So the state and localities are left holding the responsibility of getting money to replace that [money] which the federal government is going to take away through their stimulus program and what's called "edu-jobs." That federal money is gone, and so the fact that there was a small increase in per-pupil allotment from the state attempts to make up for some of that federal loss.

    Martinez: So we rank 42nd, then, out of the 50 states. Now, Terry, some folks might hear that and say, "Well, 42nd doesn't sound very good." What does 42nd really mean?

    Stoops: It really doesn't mean much from an educational standpoint because there isn't a very close relationship between funding and student performance. In fact, one of the states that have had the greatest success in raising student achievement is Florida. They actually rank down near 45 and 46 in the nation in per-pupil spending. Conversely, some of our worst schools are in New Jersey, a state that spends upwards of $18,000 per student. So there is very, very little evidence of a relationship between per-pupil spending -- or overall education spending, for that matter -- and student achievement.

    Martinez: Is there any research, then, as to what really is the lowest amount that a state should be spending on a child in order to have a "properly funded" education environment? And I use the phrase "properly funded" in quotes. Any research on the lows and the highs?

    Stoops: Not a whole lot of research on that. But if you look at it from an international perspective, you have countries that spend much less than the United States -- sometimes $2,000 and $3,000 per student less than the United States -- and outperform us on international assessments. So if you look at it from the view that the least amount you can spend on a student and still perform well, from an international standpoint, countries like South Korea and Japan spend thousands less per student and show much better results than we do.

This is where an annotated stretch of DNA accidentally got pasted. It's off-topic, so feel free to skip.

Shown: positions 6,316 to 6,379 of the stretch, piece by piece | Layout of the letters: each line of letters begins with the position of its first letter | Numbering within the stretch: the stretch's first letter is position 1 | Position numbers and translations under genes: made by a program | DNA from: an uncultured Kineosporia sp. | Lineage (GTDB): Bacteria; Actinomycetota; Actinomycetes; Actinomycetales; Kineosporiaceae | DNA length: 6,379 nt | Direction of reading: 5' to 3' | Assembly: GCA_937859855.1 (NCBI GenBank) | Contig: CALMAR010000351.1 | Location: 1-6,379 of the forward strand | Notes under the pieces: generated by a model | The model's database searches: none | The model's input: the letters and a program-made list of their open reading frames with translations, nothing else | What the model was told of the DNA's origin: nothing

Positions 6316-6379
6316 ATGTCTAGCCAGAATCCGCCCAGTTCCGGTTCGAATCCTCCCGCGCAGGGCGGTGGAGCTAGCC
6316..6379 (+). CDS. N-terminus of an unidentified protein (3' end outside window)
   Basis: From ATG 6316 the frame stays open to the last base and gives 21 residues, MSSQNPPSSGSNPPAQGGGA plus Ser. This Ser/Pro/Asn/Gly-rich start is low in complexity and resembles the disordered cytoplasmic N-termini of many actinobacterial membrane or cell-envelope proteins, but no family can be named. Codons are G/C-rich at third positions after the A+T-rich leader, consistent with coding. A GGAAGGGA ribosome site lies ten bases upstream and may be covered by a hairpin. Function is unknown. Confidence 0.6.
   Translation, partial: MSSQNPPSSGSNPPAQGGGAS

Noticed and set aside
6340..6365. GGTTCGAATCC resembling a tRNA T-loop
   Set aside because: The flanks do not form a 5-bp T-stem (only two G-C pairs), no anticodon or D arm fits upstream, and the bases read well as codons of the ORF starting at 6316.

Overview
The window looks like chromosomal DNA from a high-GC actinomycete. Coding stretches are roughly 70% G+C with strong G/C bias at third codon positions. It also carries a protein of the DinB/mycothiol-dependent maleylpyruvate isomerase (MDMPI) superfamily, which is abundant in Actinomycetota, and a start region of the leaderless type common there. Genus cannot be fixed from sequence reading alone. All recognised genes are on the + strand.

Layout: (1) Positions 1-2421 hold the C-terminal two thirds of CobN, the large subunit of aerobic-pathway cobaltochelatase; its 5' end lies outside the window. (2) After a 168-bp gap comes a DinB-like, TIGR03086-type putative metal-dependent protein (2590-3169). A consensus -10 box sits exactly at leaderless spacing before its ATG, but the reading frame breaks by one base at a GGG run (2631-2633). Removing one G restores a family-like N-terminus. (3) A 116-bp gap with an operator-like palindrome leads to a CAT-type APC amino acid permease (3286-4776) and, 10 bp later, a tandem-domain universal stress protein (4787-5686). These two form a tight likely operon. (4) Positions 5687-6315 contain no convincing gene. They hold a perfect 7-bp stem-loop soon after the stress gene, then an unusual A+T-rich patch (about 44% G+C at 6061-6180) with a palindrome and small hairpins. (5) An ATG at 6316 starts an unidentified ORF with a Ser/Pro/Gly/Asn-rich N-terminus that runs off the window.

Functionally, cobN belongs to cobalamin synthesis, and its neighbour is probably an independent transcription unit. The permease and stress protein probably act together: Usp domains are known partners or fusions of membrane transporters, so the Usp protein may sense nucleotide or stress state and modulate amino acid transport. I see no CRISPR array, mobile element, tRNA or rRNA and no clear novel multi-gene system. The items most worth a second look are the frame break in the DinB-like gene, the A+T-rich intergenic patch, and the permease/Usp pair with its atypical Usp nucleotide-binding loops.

Martinez: What are they doing that we don't?

    Stoops: Well, I think that teacher quality is something that's emphasized much more in those countries. Getting the best and the brightest from their colleges to then go and teach and perfect their craft -- I think that's something that we don't seem to do much here in the United States. In fact, we seem to look for those who go to schools of education, get their credentials, and go teach maybe for a few years and then become just part of the system, rather than perfecting their craft and becoming better and better teachers as they get older.

    Martinez: Terry, since there's not a straight line, so to speak, between how much money you are spending per child and the outcome, how well that child is doing -- what they're learning and how they're achieving -- then why do we continue to hear the call for more money?

    Stoops: Well, that's because many people believe that the more money you spend, the better the achievement. This is where the politics and popular misconception come into play. Politically, saying you want to spend more money on education is something that everyone seems to like. Many people who don't have a grasp of the research literature believe that the more you spend on education, the better the results. So, politically, it's a very easy thing to do, but there's no basis for raising per-pupil expenditures and expecting a better result.

    Martinez: So what is the answer to try to help these kids learn more, achieve at a higher rate?

    Stoops: Well, I would like to see the state look more at attending to the needs of individual kids and, if those needs aren't being met by a traditional public school, allowing them to go to charter schools and private schools using public funding.

    Also, perhaps looking at getting nontraditional teachers into the classroom -- these are teachers that don't have that credential that is necessary now to enter the teaching profession. So looking at opportunities to lessen the amount of restrictions on parents and schools, and increasing the flexibility in who can teach and where they can go.